On the fifth month of antituberculous therapy, she was admitted to the hospital because of massive ascites causing difficulty in respiration. In order to determine the etiology of the massive ascites, laparoscopy was performed and liver and peritoneal biopsies were obtained. It was reported that nothing specific for peritoneal tuberculosis was seen at laparoscopy. Liver biopsy result revealed normal findings; however, on peritoneal biopsy, fibrinous peritonitis was reported. Histopathological findings of the collected biopsies were not consistent with peritoneal tuberculosis. According to reports of the medical center, large volume paracentesis was done and around 15 liters of fluid were removed at that time. The antituberculous therapy was then discontinued and she was put on prednisolone (60 mg daily for 2 months and then with tapering doses for 3 years). At the end of the three years, since she had no ascites, prednisolone therapy was discontinued. She was then ascites-free and without any complaint for seven years.

    She applied to our hospital because of abdominal pain with fever and abdominal distention. Her temperature was 38C, pulse 85/min., and respiration 18/min. Blood pressure was 100/70 mm Hg. On examination, the patient appeared well. Her head and neck were normal. Her lungs were clear and heart was normal. No palpable lymphadenopathy was detected. On abdominal examination, a fluid wave was noted, without any tenderness or guarding. There was no organomegaly. She had an erythematous, nontender, palpable skin lesion on the medial part of right ankle without swelling of any joints. There was no peripheral edema or digital clubbing. Neurologic examination was normal. Laboratory tests were performed. The blood chemical values including tumor markers were normal except for sedimentation rate and C-reactive protein (CRP).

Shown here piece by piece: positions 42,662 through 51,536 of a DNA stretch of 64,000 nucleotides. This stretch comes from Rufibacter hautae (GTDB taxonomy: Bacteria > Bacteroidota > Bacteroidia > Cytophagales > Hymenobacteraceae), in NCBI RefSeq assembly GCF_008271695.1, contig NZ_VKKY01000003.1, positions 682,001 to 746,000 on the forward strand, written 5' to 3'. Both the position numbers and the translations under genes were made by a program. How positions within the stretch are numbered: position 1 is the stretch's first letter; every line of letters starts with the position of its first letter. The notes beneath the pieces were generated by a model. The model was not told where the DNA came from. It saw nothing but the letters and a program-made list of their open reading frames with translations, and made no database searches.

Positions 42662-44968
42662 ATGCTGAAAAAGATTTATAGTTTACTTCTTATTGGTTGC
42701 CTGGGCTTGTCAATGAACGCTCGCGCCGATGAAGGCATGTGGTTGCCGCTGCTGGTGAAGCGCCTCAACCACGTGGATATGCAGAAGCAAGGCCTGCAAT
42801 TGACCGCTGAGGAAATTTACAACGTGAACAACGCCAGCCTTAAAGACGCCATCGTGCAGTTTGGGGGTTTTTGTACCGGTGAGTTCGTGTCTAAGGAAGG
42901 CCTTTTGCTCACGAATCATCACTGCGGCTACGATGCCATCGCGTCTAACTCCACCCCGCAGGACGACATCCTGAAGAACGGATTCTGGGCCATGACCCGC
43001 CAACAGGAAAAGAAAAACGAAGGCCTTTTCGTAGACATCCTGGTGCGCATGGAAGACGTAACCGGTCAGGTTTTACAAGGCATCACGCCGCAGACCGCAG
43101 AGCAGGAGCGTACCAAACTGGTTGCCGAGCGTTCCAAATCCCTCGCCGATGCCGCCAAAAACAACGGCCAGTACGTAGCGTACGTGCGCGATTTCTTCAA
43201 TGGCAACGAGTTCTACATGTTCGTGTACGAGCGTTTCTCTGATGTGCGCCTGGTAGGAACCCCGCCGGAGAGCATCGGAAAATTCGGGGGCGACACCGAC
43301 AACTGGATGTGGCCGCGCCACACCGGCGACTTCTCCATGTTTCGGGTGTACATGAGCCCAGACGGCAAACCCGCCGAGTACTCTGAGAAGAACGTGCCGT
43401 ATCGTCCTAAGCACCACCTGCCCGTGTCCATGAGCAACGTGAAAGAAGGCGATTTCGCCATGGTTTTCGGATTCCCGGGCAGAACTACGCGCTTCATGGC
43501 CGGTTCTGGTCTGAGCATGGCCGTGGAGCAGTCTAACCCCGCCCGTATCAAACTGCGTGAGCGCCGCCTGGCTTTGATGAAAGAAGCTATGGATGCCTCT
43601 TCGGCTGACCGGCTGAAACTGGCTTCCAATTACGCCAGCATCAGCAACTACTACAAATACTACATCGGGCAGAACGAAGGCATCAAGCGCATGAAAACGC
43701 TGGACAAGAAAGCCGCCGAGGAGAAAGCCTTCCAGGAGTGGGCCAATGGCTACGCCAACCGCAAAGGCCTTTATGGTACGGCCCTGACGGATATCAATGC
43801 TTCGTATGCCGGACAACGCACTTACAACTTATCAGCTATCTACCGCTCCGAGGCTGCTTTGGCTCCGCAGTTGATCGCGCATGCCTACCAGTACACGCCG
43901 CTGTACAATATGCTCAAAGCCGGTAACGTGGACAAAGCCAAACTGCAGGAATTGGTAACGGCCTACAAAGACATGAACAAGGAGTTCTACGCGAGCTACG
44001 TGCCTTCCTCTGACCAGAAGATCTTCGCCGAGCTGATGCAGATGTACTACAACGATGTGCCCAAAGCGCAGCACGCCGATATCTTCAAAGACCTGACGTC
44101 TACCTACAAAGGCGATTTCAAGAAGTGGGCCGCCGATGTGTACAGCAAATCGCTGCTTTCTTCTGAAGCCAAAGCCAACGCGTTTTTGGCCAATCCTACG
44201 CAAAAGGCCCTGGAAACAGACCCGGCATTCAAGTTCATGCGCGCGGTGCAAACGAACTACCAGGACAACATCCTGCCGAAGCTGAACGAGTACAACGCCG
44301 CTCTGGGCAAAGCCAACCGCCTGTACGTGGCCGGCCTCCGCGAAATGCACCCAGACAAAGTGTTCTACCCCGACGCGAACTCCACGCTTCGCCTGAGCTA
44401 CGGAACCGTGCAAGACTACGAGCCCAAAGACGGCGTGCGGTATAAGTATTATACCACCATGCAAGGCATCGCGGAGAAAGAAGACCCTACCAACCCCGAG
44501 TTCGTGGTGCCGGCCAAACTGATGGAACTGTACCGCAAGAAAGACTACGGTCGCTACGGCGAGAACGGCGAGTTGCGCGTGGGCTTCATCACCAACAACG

An electrocardiogram showed a normal rhythm at a rate of 70/min. Radiographs of the chest revealed a normal heart and normal lungs. An ultrasonographic study of abdomen and pelvis showed massive ascites and bilaterally located ovarian cysts. There was a single gallstone of 10 mm in diameter within the gallbladder, without evidence of cholecystitis or dilatation of the common bile duct. The liver, spleen, kidneys and pancreas appeared normal. A Doppler ultrasound examination of the portal venous and hepatic venous systems was also normal without evidence of portal hypertension or Budd-Chiari syndrome. A computed tomographic (CT) scan of the abdomen and pelvis, obtained after the oral and intravenous administration of contrast material, showed bilaterally located ovarian cysts and massive septated ascitic fluid, but no thickening or opacification of mesentery, omentum or peritoneum. There were also no enlarged lymph nodes. A paracentesis was performed. Microscopic examination of peritoneal fluid showed mesothelial cells and neutrophils; no acid-fast bacilli, other microorganisms, or cancer cells were detected. A tuberculin skin test was positive (16 x 16 mm). A test for human immunodeficiency virus (HIV) antibodies was negative. Multiple cultures, including specimens of blood, urine and peritoneal fluid, were negative. Repeated ultrasonography of pelvis showed disappearance of most of the ovarian cysts after menstruation. Vaginal cytological examination revealed normal findings without cancer cells. There was no history of tuberculosis or exposure to the disease, hemoptysis, or use of alcohol or illicit drugs. During her follow-up, she had fever with peak values between 38.3 and 38.6C, together with abdominal pain. There was an increase in the results of synchronously checked CRP, sedimentation rate and white blood cell counts, and a decrease in serum fibrinogen level. Her temperature returned to normal after three days together with resolution of abdominal pain.